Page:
I have a ready solution though to being exhausted by the endless talking. I just declare that their problems are not my problem, and I go on with my life without caring about them. I find that it's really a very effective remedy.
0 Replies
Reply Sun 28 Jun, 2020 08:38 pm
I feel that others problems are my problems if I can be part of the solution.

I think symbolism, raising awareness, when to me at least, you can’t turn your head without being made aware, and not having the ability to express potential solutions, can only go so far.

I can say from my heart I would like all people to be treated with respect and equitably.
So, in my life I put myself out their as that type of person by my actions. By not cheating or taking advantage of others. By considering whose needs are more important at any given moment, and acting accordingly. By surprising someone with a little joy. By calling to someone’s attention that I saw them doing good. Because even though it’s important to do good whether you’re seen or not, it gives others pleasure to realize someone noticed.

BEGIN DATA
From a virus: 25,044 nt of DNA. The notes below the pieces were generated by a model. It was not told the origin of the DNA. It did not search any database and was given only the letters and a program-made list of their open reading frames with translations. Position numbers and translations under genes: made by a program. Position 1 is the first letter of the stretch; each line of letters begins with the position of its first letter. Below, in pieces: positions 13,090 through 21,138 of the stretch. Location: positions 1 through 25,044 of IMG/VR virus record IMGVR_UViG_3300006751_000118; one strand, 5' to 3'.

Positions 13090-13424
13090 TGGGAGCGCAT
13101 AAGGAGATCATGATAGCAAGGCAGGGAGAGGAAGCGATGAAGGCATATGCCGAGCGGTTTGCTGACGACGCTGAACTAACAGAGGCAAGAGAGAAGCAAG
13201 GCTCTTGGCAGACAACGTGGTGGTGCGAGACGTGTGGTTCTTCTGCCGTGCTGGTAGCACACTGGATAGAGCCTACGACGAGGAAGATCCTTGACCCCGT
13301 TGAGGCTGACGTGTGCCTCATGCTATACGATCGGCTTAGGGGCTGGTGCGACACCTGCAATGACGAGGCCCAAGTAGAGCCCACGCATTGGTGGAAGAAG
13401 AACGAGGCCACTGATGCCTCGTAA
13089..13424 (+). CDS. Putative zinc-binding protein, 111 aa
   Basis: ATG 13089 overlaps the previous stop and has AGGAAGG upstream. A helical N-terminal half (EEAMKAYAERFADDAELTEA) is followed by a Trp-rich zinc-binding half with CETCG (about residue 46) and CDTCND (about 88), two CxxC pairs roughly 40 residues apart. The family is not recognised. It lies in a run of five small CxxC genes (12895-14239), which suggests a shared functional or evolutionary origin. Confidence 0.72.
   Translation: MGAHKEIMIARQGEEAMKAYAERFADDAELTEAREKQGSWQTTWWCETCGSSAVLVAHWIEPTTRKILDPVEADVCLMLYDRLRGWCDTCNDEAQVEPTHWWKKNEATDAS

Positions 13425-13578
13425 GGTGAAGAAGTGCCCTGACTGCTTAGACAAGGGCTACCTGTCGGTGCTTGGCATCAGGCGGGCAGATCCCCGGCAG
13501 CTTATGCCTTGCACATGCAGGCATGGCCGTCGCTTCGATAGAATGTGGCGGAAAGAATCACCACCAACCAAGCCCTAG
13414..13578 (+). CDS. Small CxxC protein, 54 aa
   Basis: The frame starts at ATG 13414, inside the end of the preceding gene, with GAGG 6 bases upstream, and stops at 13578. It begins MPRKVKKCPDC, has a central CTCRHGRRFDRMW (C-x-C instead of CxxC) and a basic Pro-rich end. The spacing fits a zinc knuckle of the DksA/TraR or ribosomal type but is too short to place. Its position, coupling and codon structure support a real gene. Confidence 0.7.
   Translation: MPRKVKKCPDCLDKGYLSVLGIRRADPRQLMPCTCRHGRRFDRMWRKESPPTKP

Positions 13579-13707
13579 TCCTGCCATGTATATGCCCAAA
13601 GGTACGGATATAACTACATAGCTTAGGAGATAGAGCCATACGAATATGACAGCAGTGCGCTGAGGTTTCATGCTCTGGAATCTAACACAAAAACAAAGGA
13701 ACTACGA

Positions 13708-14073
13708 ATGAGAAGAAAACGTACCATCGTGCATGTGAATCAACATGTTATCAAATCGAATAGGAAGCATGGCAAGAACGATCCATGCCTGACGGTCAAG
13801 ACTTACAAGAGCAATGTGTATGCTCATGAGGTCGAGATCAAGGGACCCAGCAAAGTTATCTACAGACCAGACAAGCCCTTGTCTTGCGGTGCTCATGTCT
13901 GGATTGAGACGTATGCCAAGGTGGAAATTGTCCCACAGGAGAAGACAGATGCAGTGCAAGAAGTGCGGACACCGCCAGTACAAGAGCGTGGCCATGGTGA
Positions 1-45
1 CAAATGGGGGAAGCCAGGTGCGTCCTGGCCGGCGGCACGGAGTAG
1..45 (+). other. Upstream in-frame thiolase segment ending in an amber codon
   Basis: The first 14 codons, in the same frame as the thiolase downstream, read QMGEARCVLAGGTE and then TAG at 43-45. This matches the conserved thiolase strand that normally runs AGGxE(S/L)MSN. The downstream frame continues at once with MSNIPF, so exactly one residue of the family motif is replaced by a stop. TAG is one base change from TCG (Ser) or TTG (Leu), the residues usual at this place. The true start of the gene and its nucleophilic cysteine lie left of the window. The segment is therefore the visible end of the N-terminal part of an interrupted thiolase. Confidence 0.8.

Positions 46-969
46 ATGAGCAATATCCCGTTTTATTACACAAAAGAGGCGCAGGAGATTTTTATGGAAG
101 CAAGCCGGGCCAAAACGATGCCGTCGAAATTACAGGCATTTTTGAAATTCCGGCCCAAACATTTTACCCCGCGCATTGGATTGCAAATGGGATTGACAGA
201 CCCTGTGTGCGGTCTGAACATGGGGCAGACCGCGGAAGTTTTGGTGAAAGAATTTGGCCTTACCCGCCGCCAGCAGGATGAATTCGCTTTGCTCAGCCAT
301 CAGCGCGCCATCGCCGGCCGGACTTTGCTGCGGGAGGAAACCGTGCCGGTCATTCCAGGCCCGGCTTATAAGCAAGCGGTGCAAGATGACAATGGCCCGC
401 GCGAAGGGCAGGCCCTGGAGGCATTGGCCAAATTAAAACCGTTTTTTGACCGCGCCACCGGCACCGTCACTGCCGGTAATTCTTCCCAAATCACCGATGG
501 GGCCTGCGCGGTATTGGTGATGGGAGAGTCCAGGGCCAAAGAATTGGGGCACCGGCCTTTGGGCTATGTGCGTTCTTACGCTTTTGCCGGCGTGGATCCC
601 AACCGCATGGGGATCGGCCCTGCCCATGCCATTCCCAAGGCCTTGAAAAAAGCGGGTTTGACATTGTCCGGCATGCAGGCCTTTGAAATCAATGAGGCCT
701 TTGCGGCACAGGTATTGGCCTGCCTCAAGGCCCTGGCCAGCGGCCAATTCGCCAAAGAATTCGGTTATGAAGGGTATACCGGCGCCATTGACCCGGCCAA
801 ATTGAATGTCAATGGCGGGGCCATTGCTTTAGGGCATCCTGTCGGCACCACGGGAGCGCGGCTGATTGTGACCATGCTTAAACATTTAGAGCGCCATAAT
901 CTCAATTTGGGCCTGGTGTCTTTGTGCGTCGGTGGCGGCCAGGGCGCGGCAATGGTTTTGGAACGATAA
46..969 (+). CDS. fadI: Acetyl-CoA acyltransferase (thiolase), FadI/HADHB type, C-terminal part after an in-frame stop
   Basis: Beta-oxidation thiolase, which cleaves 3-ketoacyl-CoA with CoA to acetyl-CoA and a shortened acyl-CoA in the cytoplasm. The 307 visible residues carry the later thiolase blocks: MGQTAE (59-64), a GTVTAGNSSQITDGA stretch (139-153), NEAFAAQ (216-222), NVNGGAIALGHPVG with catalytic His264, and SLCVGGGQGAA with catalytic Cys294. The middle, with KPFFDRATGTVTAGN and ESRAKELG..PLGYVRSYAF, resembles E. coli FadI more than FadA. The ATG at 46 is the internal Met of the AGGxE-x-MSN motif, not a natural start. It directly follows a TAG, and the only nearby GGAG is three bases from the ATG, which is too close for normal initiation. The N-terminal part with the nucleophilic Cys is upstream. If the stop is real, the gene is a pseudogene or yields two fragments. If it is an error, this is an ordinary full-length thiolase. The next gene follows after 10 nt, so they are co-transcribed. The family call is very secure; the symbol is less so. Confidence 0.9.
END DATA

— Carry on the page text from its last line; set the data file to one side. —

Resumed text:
By being in a nutshell, as moral as I can.

On the other hand, it also means being willing to call someone on their bullshit, even though it makes you vulnerable.
It’s willing to be brave. Because that equals willing to be vulnerable.

You don’t need to be violent to be brave. You don’t need to wave a sign in the safety of a crowd.

You need, in my opinion to be fearless in the face of being told you don’t understand because you ask questions.
You need to understand that’s the tool of someone who doesn’t know the answer.